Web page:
Round Mull Race 2000

Patchy winds, sunshine and shortened courses again!

18 monohulls and 3 multihulls racing as three classes, with Fly once again the smallest and slowest rated boat in the faster of the two monohull classes.

Friday’s first leg from Oban to Tobermory starts well as a gentle beat, and we could well be leading boat somewhere off Lismore Light, but holes start to appear, the breeze starts to fill from behind (the worst thing that could have happened), out come the kites and we eventually have to settle for 5th in class at the shortened finish at Loch Aline.

Saturday’s second leg from Tobermory to Bunessan starts with the fleet following the committee boats under engine in a search for wind, of which a little is supposedly found somewhere off Ardmore Point. Fly’s splendid tactic of sailing a little higher than most off the spinnaker start (the triple theory being to stop the sails flapping uselessly, increase boatspeed and sail straight past all the boats staying too deep a hundred yards below) unfortunately results in giving most of the fleet a good two or three miles’ start and, by the time we do really get going, the damage is done. A nice wee sail down to Bunessan in the end, but 9th (last) in class without even having to check the results to know!

After a party aboard the rather nice motor yacht Gin Genie (mothership to one or two of our lucky competitors) and half a meal ashore, Fly’s skipper proves to be temporarily indisposed (so did they spike my drinks or just give me far too much?), but not before reminding everyone that our leg scores from last year had gone 5-9-1 and we were on for a final leg win again. Four o’clock in the morning, and one hell of a commotion proves to be a drunken fishing boat returning a senseless crew member to my yacht. When I quietly explain that, yes, we’re grateful to them for bringing him back but, no, we’re not having a party on Fly, things start to get ugly. Half an hour later, two young Mull lads in a dinghy try to board Fly to beat us all up or something, our insensible zombie springs to life and starts to threaten them back, and sparks fly till everyone calms down (colourful language all round).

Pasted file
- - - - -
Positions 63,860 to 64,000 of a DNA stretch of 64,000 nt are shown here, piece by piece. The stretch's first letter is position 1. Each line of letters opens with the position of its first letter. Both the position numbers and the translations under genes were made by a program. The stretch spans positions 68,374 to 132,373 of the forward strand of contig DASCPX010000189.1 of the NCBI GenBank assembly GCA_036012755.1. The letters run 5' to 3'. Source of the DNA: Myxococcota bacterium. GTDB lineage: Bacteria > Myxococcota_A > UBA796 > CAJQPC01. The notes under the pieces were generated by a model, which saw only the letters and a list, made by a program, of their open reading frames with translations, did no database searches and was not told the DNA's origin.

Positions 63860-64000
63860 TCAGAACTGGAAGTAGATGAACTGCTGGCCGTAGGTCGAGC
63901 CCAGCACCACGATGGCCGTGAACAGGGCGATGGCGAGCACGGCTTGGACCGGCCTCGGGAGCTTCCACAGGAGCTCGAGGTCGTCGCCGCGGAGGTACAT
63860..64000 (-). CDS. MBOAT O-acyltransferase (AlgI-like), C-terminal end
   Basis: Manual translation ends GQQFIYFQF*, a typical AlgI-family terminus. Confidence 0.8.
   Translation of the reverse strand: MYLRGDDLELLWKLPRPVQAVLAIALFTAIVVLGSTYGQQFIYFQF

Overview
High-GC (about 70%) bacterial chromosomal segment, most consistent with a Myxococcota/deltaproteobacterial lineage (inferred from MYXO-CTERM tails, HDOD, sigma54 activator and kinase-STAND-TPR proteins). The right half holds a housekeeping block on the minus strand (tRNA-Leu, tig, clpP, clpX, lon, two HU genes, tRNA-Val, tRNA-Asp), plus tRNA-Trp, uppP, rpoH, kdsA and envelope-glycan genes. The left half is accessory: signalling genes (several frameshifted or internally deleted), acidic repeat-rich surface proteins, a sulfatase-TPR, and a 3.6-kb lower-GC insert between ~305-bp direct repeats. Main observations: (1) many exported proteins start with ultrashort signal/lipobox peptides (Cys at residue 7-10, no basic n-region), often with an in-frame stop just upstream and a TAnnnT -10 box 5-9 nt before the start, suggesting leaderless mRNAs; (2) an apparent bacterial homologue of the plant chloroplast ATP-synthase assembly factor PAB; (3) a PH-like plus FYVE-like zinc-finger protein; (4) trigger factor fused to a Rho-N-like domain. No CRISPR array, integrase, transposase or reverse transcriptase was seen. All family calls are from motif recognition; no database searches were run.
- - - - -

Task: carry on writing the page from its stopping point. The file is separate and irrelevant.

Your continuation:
Sunday morning, about four hours later, and the fleet is once again on the move under engine (the first time we’ve ever failed to start from Bunessan since I’ve been taking part). Wind is eventually located in the Sound of Iona, and an entertaining little beat takes us through the narrow rock-strewn passage past Tinker’s Hole and out through the Torran Rocks. The Mull shore provides most of the best breeze for the next few miles, but one or two boats do surprisingly well by standing well out. Just like last year, however, what should be a glorious downwind ride all the way back to Oban starts to peter out in a dying breeze, with a shortened course finishing at Frank Lockwood’s Island and many retirements. A couple of miles from the finish, with Fly still gently moving along as Impalas can and the lead boats visibly (and quickly) coming back to us, a miraculous repeat of last year’s leg win suddenly begins to seem possible. About this time our zombie finally returns to the land of the living (having missed the best bit of the entire race) and we are the first to set the kite as the wind begins to fill and free for the final mile or so. The tricky and exasperating conditions have taken their toll, with only the three trimarans, five ‘fast’ and two ‘slow’ yachts making it to the finish, but Fly (although beaten on handicap by the two surviving ‘slow’ yachts) takes the final leg for the fast class in an incredible sea of deja vu.

The main trophy for the weekend goes to Graham Anderson and Northern Comfort (Comfort 30) from the slower class, with the fast class going to Billy Forteith and the Beneteau half-tonner Scorpio (an absolutely cracking race boat, currently for sale at a very reasonable price). Fly finishes fourth in class, which is pretty good after Saturday’s disaster, and certainly proves the importance of finishing every leg come what may in a race which is decided on aggregate time. Don’t know who won the multihulls, but the light conditions just didn’t give them their usual opportunity to disappear over the horizon.

My next race is as crew for Alan Wardrop on Comedy of Errors this coming weekend, after which I have crew problems of my own to resolve for West Highland Week as my one confirmed crew member dropped out today. In the meantime I’m left wondering whether or not to send off my entry form for the event that I love above all others, and whether the money that I don’t really have this winter would be better spent on a new racing main for Fly or a single-handed dinghy!

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